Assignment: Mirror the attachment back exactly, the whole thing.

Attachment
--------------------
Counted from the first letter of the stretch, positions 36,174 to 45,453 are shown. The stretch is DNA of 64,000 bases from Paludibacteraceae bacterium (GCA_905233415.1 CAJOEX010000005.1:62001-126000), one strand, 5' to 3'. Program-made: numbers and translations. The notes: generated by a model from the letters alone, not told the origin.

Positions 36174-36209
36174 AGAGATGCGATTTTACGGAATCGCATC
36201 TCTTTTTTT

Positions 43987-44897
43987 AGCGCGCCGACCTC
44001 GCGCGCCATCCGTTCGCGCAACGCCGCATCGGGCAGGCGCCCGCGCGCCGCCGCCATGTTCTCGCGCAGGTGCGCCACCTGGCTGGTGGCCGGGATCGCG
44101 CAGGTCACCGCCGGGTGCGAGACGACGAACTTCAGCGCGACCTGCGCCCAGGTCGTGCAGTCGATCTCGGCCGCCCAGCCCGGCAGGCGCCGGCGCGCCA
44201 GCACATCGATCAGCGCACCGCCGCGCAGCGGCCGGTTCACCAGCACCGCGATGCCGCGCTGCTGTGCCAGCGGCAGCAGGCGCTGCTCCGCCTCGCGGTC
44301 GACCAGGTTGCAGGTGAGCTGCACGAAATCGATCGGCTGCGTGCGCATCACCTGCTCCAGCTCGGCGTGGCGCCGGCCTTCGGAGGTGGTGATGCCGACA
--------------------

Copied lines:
Counted from the first letter of the stretch, positions 36,174 to 45,453 are shown. The stretch is DNA of 64,000 bases from Paludibacteraceae bacterium (GCA_905233415.1 CAJOEX010000005.1:62001-126000), one strand, 5' to 3'. Program-made: numbers and translations. The notes: generated by a model from the letters alone, not told the origin.

Positions 36174-36209
36174 AGAGATGCGATTTTACGGAATCGCATC
36201 TCTTTTTTT

Positions 43987-44897
43987 AGCGCGCCGACCTC
44001 GCGCGCCATCCGTTCGCGCAACGCCGCATCGGGCAGGCGCCCGCGCGCCGCCGCCATGTTCTCGCGCAGGTGCGCCACCTGGCTGGTGGCCGGGATCGCG
44101 CAGGTCACCGCCGGGTGCGAGACGACGAACTTCAGCGCGACCTGCGCCCAGGTCGTGCAGTCGATCTCGGCCGCCCAGCCCGGCAGGCGCCGGCGCGCCA
44201 GCACATCGATCAGCGCACCGCCGCGCAGCGGCCGGTTCACCAGCACCGCGATGCCGCGCTGCTGTGCCAGCGGCAGCAGGCGCTGCTCCGCCTCGCGGTC
44301 GACCAGGTTGCAGGTGAGCTGCACGAAATCGATCGGCTGCGTGCGCATCACCTGCTCCAGCTCGGCGTGGCGCCGGCCTTCGGAGGTGGTGATGCCGACA